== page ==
What if Superman was one of us? Just a slob like one of us? Just a stranger baling hay, trying to till his own farm? That’s part of the appeal of Alex Ross and Mark Waid’s Kingdom Come, the subject of our latest superheroic Four-Color Flashback–Ross’ painted artwork brings DC’s pantheon to vivid life. Of course, Superman isn’t one of us. He makes this clear when, after a decade in exile, he descends upon Metropolis to mete out cold hard justice to a new, irresponsible generation of heroes and villains. Kingdom Come was intended as a statement on the Xtreme anti-heroes of the ‘90s, and as its human protagonist Norman McKay witnesses the fantastic devastation around him, the book explores issues of faith and fascism. Paul and Arlo discuss how Ross and Waid’s tale holds up more than 20 years later, how it reconciles the heroes’ godlike power with fragile human will, why it may be Ross’ best work, and its nigh definitive portrait of DC’s Trinity. Plus, Arlo finishes his Disney marathon while catching Pokémon, and we tease a future discussion of Spider-Man PS4.
Next: we switch religions from DC to Marvel as our pal Chance Mazzia joins us to talk Frank Miller and David Mazzucchelli’s Daredevil: Born Again.
Gobbledygeek episode 334, “Black Panther: Hail to the King, Baby! (feat. Phaicia McBride),” is available for listening or download right here and on iTunes here.
First-time guest Phaicia “Fe” McBride joins Paul and Arlo as they take a direct flight to the African utopia of Wakanda, courtesy of Ryan Coogler’s Black Panther. King T’Challa’s first feature film marks the 18th entry in the Marvel Cinematic Universe; it also marks a long overdue watershed moment for mainstream black culture. The gang discusses why Black Panther is so important and exciting; how the film takes the MCU in exciting new directions, particularly with its nuanced villain; how rare and wonderful it is to see so many female characters with agency, skill, and personality; why Ludwig Goransson’s score (and Kendrick Lamar’s soundtrack, at least according to Arlo) is a true sonic statement; and how some of the fight sequences bring to mind Sam Raimi’s Spider-Man. Plus, Arlo’s obsessed with a bizarre lo-fi mobile game called InstLife; and Paul goes full steampunk ahead with Batman: Gotham by Gaslight.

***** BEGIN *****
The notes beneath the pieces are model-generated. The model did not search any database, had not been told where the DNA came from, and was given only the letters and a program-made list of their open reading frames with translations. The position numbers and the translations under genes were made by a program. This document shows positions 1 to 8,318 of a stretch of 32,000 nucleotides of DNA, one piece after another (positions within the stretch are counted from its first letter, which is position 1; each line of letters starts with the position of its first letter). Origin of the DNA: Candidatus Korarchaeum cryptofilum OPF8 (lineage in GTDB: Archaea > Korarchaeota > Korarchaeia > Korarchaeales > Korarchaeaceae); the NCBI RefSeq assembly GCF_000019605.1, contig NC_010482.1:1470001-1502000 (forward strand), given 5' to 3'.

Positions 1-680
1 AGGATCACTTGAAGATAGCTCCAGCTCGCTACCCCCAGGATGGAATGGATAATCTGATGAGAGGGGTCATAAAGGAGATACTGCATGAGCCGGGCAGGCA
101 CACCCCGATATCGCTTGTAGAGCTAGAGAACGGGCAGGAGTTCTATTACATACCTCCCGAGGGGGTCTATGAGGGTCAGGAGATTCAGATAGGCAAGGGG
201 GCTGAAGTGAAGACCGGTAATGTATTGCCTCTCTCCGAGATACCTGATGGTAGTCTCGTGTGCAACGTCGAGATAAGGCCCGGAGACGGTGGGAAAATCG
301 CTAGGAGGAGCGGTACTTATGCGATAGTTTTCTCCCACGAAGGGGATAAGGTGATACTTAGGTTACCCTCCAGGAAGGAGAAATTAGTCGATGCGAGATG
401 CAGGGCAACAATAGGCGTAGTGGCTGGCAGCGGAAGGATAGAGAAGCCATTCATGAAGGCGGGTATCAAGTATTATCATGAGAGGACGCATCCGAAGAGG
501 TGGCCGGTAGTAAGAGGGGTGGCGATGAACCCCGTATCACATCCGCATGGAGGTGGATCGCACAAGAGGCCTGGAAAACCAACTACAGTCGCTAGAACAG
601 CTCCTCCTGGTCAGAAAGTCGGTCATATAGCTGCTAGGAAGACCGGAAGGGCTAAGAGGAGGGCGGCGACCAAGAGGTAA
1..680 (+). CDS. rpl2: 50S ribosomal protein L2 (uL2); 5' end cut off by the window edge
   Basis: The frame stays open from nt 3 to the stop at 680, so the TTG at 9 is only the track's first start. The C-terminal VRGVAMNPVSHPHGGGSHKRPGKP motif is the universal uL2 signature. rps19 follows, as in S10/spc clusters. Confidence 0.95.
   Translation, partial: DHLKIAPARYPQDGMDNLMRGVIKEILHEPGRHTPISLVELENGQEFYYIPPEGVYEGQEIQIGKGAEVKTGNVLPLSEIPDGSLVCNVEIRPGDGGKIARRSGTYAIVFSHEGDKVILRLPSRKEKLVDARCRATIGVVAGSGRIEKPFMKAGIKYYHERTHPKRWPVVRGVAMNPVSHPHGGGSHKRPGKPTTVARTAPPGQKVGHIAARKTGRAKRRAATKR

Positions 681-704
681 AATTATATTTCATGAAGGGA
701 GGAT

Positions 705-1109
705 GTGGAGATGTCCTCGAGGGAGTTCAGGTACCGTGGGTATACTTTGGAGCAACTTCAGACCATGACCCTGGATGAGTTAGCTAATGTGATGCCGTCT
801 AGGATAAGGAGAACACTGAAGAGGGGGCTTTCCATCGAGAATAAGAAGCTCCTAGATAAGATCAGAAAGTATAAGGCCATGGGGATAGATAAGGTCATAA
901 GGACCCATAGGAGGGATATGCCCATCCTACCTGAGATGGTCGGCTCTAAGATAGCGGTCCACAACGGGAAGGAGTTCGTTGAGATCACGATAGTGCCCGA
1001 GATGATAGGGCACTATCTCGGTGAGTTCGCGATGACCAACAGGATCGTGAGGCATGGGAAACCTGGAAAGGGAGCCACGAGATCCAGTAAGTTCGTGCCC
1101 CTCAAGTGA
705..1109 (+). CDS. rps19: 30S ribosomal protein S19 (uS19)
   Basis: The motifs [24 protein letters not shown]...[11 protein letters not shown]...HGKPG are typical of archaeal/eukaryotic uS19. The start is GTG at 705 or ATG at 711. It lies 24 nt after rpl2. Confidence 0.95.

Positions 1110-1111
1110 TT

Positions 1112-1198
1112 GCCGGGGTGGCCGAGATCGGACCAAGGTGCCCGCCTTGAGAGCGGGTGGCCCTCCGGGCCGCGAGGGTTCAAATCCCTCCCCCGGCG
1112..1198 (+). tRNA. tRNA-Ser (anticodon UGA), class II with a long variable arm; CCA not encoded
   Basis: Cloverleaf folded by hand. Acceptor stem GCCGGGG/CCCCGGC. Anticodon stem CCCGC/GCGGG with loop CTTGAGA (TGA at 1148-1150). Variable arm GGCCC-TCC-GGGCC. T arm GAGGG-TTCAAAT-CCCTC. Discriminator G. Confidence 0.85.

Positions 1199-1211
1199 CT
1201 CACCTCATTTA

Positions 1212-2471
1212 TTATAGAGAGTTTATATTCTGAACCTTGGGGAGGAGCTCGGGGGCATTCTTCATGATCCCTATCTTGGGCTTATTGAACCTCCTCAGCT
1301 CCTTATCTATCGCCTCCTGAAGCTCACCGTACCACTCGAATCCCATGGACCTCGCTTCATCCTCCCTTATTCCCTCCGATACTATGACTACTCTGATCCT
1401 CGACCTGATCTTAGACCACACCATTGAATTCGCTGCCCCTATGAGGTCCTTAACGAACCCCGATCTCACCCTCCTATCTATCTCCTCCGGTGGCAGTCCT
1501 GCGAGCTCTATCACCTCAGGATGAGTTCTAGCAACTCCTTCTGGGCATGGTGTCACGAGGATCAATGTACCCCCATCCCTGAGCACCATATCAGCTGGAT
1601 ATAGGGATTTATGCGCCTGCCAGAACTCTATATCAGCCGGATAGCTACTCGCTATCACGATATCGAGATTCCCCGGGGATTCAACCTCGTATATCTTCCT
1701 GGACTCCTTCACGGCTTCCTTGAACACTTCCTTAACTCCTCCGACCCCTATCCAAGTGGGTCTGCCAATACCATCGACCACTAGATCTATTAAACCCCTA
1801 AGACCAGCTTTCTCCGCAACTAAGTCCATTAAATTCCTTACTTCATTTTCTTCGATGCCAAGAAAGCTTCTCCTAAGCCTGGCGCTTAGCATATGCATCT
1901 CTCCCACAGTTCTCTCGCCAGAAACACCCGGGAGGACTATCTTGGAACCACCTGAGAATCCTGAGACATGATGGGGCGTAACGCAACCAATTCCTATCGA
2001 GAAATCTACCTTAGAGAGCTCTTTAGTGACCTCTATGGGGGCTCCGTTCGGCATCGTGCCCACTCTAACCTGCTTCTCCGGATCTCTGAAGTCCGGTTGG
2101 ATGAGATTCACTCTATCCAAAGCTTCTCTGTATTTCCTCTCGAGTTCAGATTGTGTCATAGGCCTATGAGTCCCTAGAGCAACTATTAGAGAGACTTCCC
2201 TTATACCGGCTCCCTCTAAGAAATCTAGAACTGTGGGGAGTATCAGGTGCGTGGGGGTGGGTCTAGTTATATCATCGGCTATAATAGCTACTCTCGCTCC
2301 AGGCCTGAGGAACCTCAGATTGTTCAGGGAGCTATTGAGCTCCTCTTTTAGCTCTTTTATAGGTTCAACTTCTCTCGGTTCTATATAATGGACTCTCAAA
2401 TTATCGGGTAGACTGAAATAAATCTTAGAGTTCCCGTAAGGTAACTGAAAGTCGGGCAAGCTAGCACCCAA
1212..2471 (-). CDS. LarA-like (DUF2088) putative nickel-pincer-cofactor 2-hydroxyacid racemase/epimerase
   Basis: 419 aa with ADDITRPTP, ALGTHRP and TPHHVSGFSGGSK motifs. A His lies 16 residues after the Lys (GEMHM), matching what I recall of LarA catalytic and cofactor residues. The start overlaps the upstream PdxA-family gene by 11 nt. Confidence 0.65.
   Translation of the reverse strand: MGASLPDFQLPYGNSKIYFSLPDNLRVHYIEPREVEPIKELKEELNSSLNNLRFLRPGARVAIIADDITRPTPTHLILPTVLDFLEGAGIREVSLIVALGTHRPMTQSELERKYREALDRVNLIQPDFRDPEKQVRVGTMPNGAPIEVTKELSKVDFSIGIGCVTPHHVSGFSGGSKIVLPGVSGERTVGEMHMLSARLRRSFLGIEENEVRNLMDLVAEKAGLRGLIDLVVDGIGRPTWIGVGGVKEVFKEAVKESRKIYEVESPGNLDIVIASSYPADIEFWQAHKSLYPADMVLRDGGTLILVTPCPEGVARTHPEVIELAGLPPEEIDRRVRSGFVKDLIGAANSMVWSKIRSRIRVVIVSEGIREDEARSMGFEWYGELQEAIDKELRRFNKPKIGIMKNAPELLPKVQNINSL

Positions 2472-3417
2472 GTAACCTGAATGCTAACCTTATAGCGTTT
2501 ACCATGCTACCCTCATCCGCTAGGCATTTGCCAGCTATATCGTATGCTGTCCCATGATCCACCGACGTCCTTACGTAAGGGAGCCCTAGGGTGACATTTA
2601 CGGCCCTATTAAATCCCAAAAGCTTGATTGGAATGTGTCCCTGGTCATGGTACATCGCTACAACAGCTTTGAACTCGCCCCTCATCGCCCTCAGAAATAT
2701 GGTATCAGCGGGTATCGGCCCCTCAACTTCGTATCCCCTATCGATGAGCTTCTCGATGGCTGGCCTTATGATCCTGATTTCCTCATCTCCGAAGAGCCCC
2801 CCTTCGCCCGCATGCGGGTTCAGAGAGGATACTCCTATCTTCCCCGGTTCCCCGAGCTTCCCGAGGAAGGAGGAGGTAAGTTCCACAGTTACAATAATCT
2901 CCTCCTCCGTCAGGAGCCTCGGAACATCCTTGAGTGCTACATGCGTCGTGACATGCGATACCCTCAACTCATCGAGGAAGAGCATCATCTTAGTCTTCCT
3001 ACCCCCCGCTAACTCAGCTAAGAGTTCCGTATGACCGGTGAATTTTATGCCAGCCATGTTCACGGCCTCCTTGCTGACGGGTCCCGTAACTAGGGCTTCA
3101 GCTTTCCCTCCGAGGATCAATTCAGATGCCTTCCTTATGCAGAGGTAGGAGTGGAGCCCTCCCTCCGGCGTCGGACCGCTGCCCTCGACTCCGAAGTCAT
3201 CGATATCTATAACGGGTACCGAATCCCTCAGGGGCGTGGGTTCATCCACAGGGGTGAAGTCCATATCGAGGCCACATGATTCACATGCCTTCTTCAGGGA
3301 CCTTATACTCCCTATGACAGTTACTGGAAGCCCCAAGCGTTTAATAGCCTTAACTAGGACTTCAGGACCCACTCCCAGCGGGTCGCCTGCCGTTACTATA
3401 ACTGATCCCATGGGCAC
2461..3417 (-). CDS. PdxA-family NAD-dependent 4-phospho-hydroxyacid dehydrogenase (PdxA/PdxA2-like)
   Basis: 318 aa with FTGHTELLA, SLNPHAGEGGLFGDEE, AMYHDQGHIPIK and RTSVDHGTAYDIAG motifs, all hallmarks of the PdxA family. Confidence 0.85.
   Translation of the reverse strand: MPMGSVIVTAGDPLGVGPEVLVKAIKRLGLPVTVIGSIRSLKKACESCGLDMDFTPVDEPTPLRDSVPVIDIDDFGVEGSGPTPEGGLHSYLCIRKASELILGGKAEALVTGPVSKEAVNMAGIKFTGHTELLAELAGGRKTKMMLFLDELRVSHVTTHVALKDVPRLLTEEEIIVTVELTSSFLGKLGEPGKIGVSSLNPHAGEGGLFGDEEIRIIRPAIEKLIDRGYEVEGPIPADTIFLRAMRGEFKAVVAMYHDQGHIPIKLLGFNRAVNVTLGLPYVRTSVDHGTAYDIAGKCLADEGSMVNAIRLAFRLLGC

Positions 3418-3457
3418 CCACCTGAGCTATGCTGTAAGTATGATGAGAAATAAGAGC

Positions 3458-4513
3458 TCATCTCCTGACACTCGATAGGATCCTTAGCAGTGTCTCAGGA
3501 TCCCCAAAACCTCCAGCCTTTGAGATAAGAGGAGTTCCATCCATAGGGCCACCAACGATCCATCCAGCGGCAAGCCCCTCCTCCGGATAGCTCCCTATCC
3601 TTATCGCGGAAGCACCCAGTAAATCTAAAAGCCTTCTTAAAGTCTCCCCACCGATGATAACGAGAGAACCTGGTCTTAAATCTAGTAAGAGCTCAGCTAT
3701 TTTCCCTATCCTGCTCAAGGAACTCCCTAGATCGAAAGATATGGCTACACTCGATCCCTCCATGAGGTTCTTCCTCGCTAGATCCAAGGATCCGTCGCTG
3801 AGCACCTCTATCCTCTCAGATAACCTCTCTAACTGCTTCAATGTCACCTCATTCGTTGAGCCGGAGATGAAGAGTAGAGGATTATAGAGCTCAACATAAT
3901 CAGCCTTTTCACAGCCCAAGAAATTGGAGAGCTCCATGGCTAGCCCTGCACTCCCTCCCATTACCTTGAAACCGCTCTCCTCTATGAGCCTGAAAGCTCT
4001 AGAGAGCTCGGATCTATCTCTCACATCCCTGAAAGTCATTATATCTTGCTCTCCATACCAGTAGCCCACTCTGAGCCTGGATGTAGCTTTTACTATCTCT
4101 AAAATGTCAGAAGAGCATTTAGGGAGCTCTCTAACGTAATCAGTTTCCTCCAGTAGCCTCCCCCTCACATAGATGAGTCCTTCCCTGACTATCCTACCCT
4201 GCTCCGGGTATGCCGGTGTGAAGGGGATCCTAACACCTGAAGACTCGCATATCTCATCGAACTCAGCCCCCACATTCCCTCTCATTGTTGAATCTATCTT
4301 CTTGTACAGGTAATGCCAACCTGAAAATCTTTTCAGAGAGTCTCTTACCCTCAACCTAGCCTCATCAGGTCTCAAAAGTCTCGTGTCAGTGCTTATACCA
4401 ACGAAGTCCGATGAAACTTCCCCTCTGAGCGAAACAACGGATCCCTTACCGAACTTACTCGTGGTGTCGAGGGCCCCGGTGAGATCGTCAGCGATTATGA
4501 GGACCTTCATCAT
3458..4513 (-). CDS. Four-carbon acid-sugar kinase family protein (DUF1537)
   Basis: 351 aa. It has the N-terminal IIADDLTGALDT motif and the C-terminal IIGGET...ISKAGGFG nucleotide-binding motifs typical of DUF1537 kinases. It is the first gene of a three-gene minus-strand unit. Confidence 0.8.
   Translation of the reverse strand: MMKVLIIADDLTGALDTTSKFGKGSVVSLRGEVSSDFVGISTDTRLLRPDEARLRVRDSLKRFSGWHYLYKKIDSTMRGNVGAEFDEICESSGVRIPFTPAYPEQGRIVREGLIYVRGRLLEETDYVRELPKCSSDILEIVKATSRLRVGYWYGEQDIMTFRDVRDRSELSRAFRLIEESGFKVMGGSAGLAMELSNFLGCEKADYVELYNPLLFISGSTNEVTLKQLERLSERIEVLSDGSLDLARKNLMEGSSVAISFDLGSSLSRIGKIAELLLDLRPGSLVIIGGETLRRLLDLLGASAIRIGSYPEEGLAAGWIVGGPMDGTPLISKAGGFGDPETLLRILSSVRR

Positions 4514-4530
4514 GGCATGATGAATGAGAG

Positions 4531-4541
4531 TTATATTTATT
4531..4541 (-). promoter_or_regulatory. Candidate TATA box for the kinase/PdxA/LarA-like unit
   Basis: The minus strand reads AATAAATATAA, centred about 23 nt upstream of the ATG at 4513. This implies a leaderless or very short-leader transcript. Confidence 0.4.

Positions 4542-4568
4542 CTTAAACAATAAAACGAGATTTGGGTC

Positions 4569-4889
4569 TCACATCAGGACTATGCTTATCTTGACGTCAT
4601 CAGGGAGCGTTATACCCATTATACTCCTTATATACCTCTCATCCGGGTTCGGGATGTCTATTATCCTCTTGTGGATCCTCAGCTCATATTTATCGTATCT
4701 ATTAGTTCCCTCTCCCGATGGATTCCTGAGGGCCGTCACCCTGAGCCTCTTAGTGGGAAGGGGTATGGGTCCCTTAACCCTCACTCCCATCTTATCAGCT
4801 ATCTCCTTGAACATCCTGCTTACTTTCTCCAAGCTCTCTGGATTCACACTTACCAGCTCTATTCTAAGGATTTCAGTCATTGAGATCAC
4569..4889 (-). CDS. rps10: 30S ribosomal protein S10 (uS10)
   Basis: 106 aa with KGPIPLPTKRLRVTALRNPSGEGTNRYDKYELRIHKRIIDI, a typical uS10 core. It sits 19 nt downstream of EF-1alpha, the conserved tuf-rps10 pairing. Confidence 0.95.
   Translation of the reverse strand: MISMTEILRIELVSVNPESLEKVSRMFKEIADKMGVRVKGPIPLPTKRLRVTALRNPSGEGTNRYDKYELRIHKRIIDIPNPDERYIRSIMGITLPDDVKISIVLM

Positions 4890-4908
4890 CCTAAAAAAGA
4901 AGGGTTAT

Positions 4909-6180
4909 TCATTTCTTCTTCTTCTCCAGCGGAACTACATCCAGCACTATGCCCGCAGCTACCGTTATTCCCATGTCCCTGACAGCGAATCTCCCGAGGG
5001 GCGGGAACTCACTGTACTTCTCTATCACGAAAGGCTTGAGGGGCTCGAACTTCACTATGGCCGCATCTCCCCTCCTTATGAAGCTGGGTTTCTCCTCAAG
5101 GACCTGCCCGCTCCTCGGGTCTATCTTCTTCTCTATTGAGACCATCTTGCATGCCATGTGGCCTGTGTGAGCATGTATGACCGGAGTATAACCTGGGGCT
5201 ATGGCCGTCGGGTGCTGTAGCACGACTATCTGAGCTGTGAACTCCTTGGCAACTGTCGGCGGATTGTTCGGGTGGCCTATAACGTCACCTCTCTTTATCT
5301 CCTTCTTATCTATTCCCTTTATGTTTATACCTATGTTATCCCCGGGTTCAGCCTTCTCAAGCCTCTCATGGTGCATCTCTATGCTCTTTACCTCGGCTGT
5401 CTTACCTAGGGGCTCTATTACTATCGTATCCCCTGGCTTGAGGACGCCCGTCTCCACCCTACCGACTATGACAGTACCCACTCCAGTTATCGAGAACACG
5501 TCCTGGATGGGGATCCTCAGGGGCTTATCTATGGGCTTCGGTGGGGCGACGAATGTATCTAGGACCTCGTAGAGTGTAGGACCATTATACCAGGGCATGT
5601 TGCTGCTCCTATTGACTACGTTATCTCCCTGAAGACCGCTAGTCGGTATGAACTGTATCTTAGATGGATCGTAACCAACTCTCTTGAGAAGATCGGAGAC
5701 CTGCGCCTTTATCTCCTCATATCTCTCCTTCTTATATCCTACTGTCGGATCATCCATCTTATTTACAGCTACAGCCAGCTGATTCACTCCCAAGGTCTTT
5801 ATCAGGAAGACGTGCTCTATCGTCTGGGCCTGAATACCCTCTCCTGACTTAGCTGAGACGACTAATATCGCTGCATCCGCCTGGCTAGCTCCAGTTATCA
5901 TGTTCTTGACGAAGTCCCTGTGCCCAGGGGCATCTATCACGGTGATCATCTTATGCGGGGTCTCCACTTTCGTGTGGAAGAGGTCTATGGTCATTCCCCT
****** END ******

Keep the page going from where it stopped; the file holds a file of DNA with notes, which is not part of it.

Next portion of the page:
Next: despite what they say at the end of the episode, Paul and Arlo are actually getting ready for Annihilation.
Gobbledygeek episode 286, “Grendel: Part 5 – The Incubation Years,” is available for listening or download right here and on iTunes here.
This week on Gobbledygeek, Arlo has Pokémon fever! That’s right, he has become one of the hordes of mindless zombies trawling their backyards and local establishments for Japanese pocket monsters via the Pokémon Go mobile game. Then, Paul reports live from San Diego Comic-Con 2016 (sort of)! He and Arlo give their scalding hot takes on footage from Wonder Woman, Justice League, and more! They get into the icky, misogynistic controversy surrounding the new animated film version of Batman: The Killing Joke! Is all of this a ploy to get you to actually listen to the next episode in our year-long Four-Color Flashback series analyzing Matt Wagner’s Grendel? Why, yes! Yes, it is! No one cares, but this week, the boys dig into the bold, bizarre, brazen “Incubation Years,” collected in Grendel Omnibus: Vol. 3 – Orion’s Reign, pp. 10-112! It’s good, we swear!
Next: after a week off, Paul and Arlo return to discuss the first season of AMC’s Preacher adaptation. What’s that? You haven’t watched Preacher yet? Go watch Preacher.
Gobbledygeek episode 206, “What’re You Gonna Do with Those Pies, Boys? (feat. Greg Sahadachny),” is available for listening or download right here, and on iTunes here.
Some call it All Hallows’ Eve. Others, All Saints’ Eve. Most know it as Halloween. Here at Gobbledygeek, October 31 always has been and always will be observed as Gobbledyween. Fan favorite Greg Sahadachny, of The Debatable Podcast and All the Pieces Matter, joins Paul and AJ to round out this year’s celebration of all things horror with a discussion of the 1988 cult (?) classic (?) Killer Klowns from Outer Space. Armed with popcorn guns and living balloon dogs, these klowns descend from the stars just like the Blob to wreak havoc on small town America and–that’s really all the movie is, just one goofy clown-related death after another. Paul doesn’t think too highly of the movie, and while it would be insane for anyone to think too highly of it, AJ and Greg argue that it’s just too darn innocent to hate. Also, why are clowns so scary? Plus, AJ becomes hopelessly addicted to Jurassic Park: Builder and attends a groovy screening of Halloween at The Nightlight.
Next: the Geek Challenge rears its head once more, as Paul challenges AJ to Big Trouble in Little China, and AJ challenges Paul to The Wages of Fear. Because they’re both about truckers?